Earlier this month, McAdam Architectural Associate, Barry Kane, presented to the Institute of Water on the design process associated with the design of laboratory facilities. Speaking after the event, Barry gave an overview of the presentation.
“Laboratory facilities are complicated, highly serviced buildings, driven by the processes and science within. The presentation helped to distil the design process into simple steps and considerations architects and design teams should follow. It covered space planning principals and efficiencies, sustainability, touches on componentry design and discussed future trends and innovations.”
Barry, who has undertaken laboratory designs for clients such as NI Water, Queen’s University Belfast, Edinburgh University, Almac, Warner Chilcott and FSNI, also noted “Like any building, the functionality, space and ergonomics need to be carefully considered, but laboratory buildings have particular requirements leading to a more thorough review of ventilation, security, staff safety and separation of functional spaces within the over-all building.”
“Laboratories tend to be split into three distinct functional areas; Primary Labs, Secondary Labs and General Support areas. These have different space and ergonomic requirements and are assessed through workflow and space relationship reviews. We use BIM modelling to collaborate as we progress our lab designs, but also to help establish a future digital twin for organisations to use for maintenance, operational and any future changes they might want to make.”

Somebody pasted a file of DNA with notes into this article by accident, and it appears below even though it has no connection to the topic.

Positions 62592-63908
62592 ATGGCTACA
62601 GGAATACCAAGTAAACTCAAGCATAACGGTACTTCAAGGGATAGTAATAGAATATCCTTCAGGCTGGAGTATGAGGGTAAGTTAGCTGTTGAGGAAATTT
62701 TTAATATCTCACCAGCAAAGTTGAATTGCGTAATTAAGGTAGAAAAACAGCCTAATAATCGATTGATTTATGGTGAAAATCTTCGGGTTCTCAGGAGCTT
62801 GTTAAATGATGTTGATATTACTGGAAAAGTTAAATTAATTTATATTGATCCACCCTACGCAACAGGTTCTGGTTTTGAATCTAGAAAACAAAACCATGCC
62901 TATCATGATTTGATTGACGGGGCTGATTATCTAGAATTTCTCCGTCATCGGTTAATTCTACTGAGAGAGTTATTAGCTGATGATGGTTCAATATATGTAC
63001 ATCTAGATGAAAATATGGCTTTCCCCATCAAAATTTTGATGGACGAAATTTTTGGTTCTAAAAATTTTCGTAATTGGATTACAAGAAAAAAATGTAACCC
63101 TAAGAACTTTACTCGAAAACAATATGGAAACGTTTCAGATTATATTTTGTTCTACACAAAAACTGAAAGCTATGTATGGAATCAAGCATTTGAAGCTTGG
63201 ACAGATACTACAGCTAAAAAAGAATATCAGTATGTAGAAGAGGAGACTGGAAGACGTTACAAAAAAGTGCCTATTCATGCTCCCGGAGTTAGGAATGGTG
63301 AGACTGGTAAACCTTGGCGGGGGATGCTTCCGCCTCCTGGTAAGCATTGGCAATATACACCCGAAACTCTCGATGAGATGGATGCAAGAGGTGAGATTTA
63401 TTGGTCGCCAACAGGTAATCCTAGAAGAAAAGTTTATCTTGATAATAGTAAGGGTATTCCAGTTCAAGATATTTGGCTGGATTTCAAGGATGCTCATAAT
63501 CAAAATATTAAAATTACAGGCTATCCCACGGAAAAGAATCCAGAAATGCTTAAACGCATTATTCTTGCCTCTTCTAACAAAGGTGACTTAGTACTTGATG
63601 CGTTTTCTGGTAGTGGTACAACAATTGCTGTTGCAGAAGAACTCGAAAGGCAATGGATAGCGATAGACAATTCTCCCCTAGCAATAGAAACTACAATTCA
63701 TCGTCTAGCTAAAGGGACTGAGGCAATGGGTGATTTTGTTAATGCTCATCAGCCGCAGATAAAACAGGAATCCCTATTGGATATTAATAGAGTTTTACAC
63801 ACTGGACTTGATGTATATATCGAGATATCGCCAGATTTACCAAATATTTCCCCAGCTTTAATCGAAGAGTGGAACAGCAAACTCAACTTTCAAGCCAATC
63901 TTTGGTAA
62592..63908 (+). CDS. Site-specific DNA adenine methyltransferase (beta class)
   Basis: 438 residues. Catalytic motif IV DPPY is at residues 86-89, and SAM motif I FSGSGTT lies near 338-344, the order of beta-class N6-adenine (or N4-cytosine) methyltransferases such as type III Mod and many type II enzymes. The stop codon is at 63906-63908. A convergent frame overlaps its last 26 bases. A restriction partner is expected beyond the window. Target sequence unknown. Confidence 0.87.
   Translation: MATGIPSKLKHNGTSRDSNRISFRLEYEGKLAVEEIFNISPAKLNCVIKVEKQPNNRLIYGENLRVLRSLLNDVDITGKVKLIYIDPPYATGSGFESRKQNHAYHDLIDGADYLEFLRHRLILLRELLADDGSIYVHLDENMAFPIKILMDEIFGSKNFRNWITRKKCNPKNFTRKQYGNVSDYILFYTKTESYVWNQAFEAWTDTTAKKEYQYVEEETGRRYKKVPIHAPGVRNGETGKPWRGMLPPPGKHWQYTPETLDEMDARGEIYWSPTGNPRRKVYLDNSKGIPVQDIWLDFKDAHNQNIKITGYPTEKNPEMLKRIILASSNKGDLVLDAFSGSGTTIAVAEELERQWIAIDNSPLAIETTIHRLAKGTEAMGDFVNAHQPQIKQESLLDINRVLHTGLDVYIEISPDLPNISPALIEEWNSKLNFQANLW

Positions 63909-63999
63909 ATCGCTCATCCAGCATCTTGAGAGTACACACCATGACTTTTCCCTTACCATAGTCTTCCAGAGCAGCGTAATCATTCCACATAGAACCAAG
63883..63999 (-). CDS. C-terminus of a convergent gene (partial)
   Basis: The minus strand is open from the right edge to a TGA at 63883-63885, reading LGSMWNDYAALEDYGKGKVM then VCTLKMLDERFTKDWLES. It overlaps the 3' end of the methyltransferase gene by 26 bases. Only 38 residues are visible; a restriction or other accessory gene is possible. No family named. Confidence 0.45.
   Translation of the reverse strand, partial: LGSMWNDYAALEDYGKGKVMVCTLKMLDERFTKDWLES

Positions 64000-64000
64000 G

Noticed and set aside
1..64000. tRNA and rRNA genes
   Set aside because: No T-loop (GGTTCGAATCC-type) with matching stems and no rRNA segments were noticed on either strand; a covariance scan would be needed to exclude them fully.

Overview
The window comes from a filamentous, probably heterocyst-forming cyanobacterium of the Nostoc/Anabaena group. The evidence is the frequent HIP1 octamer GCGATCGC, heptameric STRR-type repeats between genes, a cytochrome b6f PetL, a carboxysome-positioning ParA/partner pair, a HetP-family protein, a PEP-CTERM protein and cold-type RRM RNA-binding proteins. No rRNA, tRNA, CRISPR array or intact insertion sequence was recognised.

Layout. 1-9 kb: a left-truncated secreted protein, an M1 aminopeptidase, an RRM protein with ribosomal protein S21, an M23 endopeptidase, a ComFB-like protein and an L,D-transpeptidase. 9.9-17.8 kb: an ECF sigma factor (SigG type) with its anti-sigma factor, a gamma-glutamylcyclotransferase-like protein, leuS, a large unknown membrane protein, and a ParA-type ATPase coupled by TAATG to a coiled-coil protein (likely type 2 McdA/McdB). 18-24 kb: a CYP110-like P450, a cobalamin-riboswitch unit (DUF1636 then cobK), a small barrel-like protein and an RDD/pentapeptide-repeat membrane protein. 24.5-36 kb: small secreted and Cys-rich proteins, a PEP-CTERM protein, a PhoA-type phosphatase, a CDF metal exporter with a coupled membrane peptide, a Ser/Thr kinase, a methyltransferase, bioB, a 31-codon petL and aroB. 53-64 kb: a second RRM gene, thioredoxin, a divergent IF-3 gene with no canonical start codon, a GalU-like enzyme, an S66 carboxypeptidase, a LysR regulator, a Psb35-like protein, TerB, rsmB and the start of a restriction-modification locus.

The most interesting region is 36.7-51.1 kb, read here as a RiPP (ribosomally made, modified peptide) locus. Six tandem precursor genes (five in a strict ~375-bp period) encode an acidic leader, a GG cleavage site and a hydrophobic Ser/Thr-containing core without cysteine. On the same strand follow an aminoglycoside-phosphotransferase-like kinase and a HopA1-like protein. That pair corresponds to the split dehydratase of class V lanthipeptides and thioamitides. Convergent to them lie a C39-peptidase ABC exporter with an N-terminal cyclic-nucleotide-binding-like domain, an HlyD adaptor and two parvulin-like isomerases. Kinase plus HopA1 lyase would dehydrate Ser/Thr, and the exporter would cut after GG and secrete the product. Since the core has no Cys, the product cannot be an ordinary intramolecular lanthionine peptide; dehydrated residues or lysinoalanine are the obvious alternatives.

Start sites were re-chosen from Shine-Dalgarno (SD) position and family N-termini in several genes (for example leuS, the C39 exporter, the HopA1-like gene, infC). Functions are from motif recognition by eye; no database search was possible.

“Another key consideration is energy usage, laboratories tend to use 5 times the amount of energy as a standard office building so the integration of M&E Services, intelligent Building Management Systems and passive energy design can help decrease operational costs and carbon footprint, but generally lead to slight increases in capital costs. With rising energy costs and the need to demonstrate environmental credentials, organisations now appear more accepting of this holistic and sustainable approach.”
Barry summarised his thinking, “Whilst laboratories can appear complex, process driven buildings, good space and workflow planning should be grounded on the concept of future adaptability and flexibility. As the laboratory workspace develops with modern advances in technology and equipment, the building should be capable of accommodating these future trends”.